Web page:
Posted by: Nathan M. | January 18, 2009

Snake Heads

clipped from
Over the years Hamas has lost many members in Israeli assassinations and security sweeps.
Khaled Meshaal, now based in Syria, became the group’s overall leader. Abdul Aziz al-Rantissi emerged as Hamas leader in Gaza before he too was assassinated six weeks later on 17 April.
Other prominent Hamas officials killed by the Israelis include Ismail Abu Shanab, in August 2003, and Izz al-Din Qassam Brigades leader Salah Shehada, in July 2002.

Shehada’s successor, Muhammad Deif – whom Israel blames for the 1996 bombings – has escaped several attempts on his life.

More moderate political figures also emerged as significant players within the movement.

One of them was Ismail Haniya, a former aide to Sheikh Yassin, who was appointed to a “collective leadership” in the occupied territories along with the more hardline Mahmoud Zahhar and Said al-Siyam.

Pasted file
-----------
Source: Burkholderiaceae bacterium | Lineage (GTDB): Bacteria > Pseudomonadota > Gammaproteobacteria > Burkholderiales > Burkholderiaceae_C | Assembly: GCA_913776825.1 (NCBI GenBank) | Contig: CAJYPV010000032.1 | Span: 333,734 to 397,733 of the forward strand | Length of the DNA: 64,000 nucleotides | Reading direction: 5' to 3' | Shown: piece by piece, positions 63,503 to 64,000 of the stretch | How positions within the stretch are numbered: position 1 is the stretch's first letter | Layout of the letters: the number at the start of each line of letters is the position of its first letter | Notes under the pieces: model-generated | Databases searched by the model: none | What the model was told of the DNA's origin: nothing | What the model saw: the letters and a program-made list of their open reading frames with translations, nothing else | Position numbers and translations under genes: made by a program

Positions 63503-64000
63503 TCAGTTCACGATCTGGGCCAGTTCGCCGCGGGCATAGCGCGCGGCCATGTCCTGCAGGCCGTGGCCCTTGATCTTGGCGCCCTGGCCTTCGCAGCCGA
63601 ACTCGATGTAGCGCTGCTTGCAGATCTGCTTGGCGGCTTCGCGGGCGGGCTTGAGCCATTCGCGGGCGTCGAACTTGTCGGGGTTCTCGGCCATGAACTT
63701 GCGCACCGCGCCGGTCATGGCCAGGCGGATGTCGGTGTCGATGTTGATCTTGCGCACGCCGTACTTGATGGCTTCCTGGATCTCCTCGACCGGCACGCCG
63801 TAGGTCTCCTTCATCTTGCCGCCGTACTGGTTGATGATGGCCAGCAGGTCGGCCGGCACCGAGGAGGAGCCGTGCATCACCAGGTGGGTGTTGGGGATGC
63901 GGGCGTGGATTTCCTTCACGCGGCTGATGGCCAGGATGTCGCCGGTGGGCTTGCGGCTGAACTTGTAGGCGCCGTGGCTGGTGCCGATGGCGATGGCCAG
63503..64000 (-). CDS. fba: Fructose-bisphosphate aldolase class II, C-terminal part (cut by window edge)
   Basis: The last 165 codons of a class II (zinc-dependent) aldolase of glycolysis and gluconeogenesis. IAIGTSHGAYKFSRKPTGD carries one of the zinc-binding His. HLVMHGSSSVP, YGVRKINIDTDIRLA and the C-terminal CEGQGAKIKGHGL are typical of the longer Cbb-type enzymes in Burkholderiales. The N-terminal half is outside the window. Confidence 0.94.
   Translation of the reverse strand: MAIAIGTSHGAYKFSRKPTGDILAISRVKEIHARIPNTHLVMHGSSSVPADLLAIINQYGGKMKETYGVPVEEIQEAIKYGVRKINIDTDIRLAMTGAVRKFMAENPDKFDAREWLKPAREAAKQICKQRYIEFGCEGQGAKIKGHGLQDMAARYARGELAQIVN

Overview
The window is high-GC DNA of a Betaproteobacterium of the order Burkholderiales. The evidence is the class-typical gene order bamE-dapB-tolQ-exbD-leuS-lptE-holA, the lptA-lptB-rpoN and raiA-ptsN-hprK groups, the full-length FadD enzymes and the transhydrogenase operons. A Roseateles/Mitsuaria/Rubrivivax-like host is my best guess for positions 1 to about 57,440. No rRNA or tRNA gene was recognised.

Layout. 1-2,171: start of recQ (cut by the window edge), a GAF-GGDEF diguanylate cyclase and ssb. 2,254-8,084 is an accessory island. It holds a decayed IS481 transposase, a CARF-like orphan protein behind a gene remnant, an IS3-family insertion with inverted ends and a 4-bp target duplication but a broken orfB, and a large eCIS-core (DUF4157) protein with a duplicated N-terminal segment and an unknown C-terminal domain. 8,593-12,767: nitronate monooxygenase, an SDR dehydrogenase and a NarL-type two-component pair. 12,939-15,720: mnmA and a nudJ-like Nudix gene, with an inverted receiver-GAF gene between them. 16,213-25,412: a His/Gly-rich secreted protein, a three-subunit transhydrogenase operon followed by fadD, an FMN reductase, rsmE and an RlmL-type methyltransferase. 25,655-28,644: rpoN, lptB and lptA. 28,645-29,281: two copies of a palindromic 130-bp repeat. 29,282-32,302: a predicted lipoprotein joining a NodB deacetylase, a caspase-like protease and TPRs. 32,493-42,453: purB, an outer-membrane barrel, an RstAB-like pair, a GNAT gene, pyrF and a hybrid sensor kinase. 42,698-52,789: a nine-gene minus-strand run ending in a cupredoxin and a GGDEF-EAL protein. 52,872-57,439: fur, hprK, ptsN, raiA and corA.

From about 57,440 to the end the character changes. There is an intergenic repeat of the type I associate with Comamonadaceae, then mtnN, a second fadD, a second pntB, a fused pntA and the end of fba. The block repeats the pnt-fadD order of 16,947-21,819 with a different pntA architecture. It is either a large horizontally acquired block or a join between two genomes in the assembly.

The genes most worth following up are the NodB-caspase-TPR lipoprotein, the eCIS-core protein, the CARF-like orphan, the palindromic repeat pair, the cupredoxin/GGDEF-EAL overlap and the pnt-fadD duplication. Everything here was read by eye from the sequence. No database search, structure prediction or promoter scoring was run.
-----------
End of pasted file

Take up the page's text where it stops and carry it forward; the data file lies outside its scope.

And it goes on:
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This post it to correct myself in an earlier statement. I said that sometimes cutting the head off of a snake works, but apparently not so in this situation. There have already been many assassination attempts on the leaders of Hamas, some successful, and yet the terrorist organization continues to persist. This means that there are some strong ideological beliefs that carry beyond the leaders of this group. This also means Hamas is an extremely dangerous group for Israel to deal with, because the spirituality of the ideology of the group is not wrapped up in a man, but is wrapped up in the group itself, which is extremely difficult to eliminate. I do not foresee a discontinuation of the conflict in this area for a very long time. The only thing that would end the conflict would be a full-out ideological shift within the Gaza strip-something that is very rare, and almost impossible to force. Forcing an ideological change onto a state often only serves to reinforce the ideology that already persists within that state.

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